Pedro Sánchez has done it again. As if it were a reflexive gesture, every time he feels “not chosen” and before his lives run out and the video game tells him “game over”, he manages to activate a change of script, a wink that diverts the audience’s attention where he wants the Spaniards to look.
It just happened. When all eyes are focused on the consolidation of the right which on the night of May 28 was consecrated as the favorite in the municipal and regional elections, divert and up the ante.
This Monday, just over 12 hours had passed since the polling stations – open until 20:00 on Sunday – closed, and while their political opponents and their partners for convenience, all sleepy, were still analyzing the result of the polls, the president of the government has announced that it will deliver a message from the Palacio de la Moncloa in mid-morning. But that he wouldn’t answer questions.
“I made this decision in view of yesterday’s results”She said.
With those few words, Pedro Sánchez managed to make the clamor of the Popular Party last less than a night of conquest.
And if on Sunday the Spaniards went to bed with the postcard of a Spain dyed blue – the color of PP – which they showed on TV and on websites, this morning the conversation in the bars was monothematic: who to vote for on July 23 and who will be the next president of Spain.
Less than 24 hours after having voted to renew the authorities of the municipalities and some autonomous communities, the Spaniards will return to the polls on July 23 for the general elections, appointment that was scheduled for December in the electoral calendar.
Pedro Sánchez had already done so in 2019, days after feeling the lack of love that, without euphemisms, right-wing parties professed for him when they met in Madrid’s Plaza Colón to ask him to leave.
For a united Spain. Elections now! was the motto of the event that brought together thousands of Spaniards.
The “photo of Colón” protagonist of PP, Ciudadanos and Vox – and which had a political cost, especially for the two parties that were not far-right – hurt Sánchez who, given the impossibility of approving the General State Budgets, announced early elections five days after the demonstration.
The “sleeping” militancy.
“A government has an obligation to fulfill its task: pass laws, govern, move forward. When some parties block the decision-making process, elections must be called,” he said on February 15, 2019, eight and a half months after arriving at Moncloa Palace. hand in hand with a motion of censure with which he had evicted Mariano Rajoy.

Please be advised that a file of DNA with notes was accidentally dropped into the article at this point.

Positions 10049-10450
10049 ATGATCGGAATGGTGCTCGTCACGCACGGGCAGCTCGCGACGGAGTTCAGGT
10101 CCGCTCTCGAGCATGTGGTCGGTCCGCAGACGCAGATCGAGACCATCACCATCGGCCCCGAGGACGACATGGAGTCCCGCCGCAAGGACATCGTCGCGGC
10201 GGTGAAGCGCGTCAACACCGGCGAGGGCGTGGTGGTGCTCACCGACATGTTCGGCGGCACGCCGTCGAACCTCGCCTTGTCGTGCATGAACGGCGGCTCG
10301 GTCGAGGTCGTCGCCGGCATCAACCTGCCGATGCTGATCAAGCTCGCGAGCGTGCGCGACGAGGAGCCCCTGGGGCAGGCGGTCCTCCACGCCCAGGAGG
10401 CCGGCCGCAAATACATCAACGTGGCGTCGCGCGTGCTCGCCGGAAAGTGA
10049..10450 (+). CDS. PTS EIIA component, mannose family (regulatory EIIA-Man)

The move didn’t go badly. The PSOE got almost 7.5 million votes in that election preview. In second place, the PP raised less than 4.5 million.
Four years ago, the current president appealed to a left-wing electorate outraged by the fall of a progressive government.
Today I have It is urgent to wake up those 400,000 PSOE voters who preferred to stay at home on Sunday 28th.
This time, the electoral race burning in Sánchez’s hands is also a tool that will allow him to exert pressure. To your left and to your right.
It forces the parties to the left of the PSOE -Podemos, Izquierda Unida, Sumar- make a deal and show up together.
And it affects the PP which will certainly try to postpone until after 23 July lThe essential agreements with Vox to govern in the territories it took from the PSOE. By then, new municipal governments should already be formed. For autonomous parliaments there would be a longer term.
“There is only one method to resolve these doubts, which is democracy,” a serious Sánchez said on Monday with a tired expression, standing on the steps where he receives the heads of state who visit him in La Moncloa .
“The best thing is that the Spanish speak and pronounce define the course of the country without delay,” he added.
As in 2019, Sánchez wants to speed up the election so his government doesn’t keep fading away. Before he withers away, the general secretary of the PSOE bets on a new sun.
“He has not yet revealed whether he will run” they speculate in the corridors of Calle Génova, headquarters of the PP.
Does anyone dare to doubt it?
Mary Ortiz is a seasoned journalist with a passion for world events. As a writer for News Rebeat, she brings a fresh perspective to the latest global happenings and provides in-depth coverage that offers a deeper understanding of the world around us.